Sri Lanka is in the midst of the worst socioeconomic crisis in its history, and the once robust healthcare system is nearing collapse, with patients at risk from power shortages, lack of medicines, and equipment shortages.
When Ruchika found out she was pregnant with her second child, in October 2021, she could not have imagined that she would find herself, hours before delivering her baby, in a crowded distribution queue, pleading for fuel to get to the hospital.
Pregnant women in Sri Lanka find themselves in a world that was unimaginable a few months ago. The crisis is critically undermining sexual and reproductive health services, including maternal healthcare and access to contraception, and services to prevent and respond to gender-based violence have also been compromised.
Ruchika made it to the hospital the day after harrowing wait for fuel, just in time to deliver her baby. But fuel was not her only concern. Two months before her due date, Ruchika heard that women were being asked to supply gloves, blades and other basic materials needed for safe childbirth when they visited the state hospital to deliver. “The hospital had run out and had no way to replenish their stocks,” she recalled.
She ended up not only worried about her own access to fuel, but also that of the hospital staff. “The week before my delivery, my husband asked about my doctor’s fuel status because we’d heard so many stories of doctors and nurses not being able to report to work because of the fuel crisis,” she said.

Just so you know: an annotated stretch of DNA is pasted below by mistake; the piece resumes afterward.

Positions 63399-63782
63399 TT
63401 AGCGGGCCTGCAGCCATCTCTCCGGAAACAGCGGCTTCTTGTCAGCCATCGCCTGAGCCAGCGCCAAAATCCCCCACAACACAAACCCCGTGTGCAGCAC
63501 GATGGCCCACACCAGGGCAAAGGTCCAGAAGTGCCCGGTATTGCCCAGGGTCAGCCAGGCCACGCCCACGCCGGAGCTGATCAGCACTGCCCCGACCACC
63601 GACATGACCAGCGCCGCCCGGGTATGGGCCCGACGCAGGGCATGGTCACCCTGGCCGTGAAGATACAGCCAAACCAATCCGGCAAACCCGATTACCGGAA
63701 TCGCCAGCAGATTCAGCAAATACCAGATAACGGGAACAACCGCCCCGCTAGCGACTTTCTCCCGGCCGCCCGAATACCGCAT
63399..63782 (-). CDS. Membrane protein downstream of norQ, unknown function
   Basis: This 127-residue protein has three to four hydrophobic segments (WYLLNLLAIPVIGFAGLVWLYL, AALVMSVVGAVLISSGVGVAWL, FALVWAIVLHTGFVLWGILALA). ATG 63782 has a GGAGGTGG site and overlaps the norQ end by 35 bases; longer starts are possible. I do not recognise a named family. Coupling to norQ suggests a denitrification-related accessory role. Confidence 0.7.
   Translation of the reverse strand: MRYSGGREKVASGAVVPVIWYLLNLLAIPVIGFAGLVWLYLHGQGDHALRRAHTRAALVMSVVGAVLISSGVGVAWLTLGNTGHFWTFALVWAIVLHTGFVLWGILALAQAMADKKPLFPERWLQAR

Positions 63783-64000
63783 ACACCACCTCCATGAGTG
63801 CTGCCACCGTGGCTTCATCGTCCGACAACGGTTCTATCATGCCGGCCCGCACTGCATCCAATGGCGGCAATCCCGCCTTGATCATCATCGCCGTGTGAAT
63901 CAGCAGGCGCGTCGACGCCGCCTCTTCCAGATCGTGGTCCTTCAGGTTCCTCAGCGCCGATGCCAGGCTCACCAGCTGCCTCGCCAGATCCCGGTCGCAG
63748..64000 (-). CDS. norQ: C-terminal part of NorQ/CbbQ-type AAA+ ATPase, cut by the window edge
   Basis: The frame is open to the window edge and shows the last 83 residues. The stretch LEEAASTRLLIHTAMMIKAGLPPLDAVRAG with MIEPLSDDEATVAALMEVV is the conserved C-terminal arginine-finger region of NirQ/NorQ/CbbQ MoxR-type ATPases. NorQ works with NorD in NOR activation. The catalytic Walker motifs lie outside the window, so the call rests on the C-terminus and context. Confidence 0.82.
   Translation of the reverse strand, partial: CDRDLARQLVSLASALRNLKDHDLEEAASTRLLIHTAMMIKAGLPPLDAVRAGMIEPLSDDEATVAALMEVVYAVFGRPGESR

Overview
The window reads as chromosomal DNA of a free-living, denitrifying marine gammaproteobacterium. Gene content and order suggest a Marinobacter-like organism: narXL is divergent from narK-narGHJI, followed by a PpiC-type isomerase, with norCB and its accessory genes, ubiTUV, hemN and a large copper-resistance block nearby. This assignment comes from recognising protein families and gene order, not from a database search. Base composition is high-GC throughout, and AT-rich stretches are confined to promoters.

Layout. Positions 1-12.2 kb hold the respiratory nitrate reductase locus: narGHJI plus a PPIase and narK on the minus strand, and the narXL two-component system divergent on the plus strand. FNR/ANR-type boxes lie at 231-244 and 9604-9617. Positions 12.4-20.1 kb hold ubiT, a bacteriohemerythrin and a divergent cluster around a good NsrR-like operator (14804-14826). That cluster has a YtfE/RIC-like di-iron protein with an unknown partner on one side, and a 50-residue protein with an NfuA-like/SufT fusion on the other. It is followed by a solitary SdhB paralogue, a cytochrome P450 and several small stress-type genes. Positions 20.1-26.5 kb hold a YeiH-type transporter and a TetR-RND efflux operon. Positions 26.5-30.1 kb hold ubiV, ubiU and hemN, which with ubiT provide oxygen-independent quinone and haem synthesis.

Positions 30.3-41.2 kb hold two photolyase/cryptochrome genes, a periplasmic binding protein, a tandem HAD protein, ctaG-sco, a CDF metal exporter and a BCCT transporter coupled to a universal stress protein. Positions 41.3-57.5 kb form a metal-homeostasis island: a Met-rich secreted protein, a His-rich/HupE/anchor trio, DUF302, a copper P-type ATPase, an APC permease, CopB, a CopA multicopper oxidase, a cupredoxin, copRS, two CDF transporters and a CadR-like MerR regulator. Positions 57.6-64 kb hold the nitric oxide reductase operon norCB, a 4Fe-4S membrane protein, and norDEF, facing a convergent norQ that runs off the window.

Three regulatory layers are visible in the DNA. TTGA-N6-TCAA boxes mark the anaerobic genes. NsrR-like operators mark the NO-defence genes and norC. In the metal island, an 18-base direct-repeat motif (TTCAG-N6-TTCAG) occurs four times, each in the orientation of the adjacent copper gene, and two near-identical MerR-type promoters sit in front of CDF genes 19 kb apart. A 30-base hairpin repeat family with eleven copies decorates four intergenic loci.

Ruchika’s family continues to struggle. When her four-and-a-halfyear-old daughter got sick, they had to go to six pharmacies to find the nebuliser she needed. And weeks after giving birth, Ruchika is well past the date she was due to get her stitches removed. She is waiting for her doctor to let her know when she can come in. Right now, the doctor is required to save the limited fuel he has to travel only when one of his other patients goes into active labour.
“The current economic crisis has far-reaching consequences for women and girls’ health, rights and dignity,” said Dr. Natalia Kanem, Executive Director of the UN sexual and reproductive health agency, UNFPA. “Right now, our priority is to respond to their unique needs and safeguard their access to life-saving healthcare services and support.”
UNFPA is appealing for $10.7 million to urgently meet the sexual and reproductive health needs, and protection needs, of women and girls in Sri Lanka. This funding would go towards life-saving medicines, equipment and supplies, including supplies for the clinical management of rape and services for domestic violence survivors.
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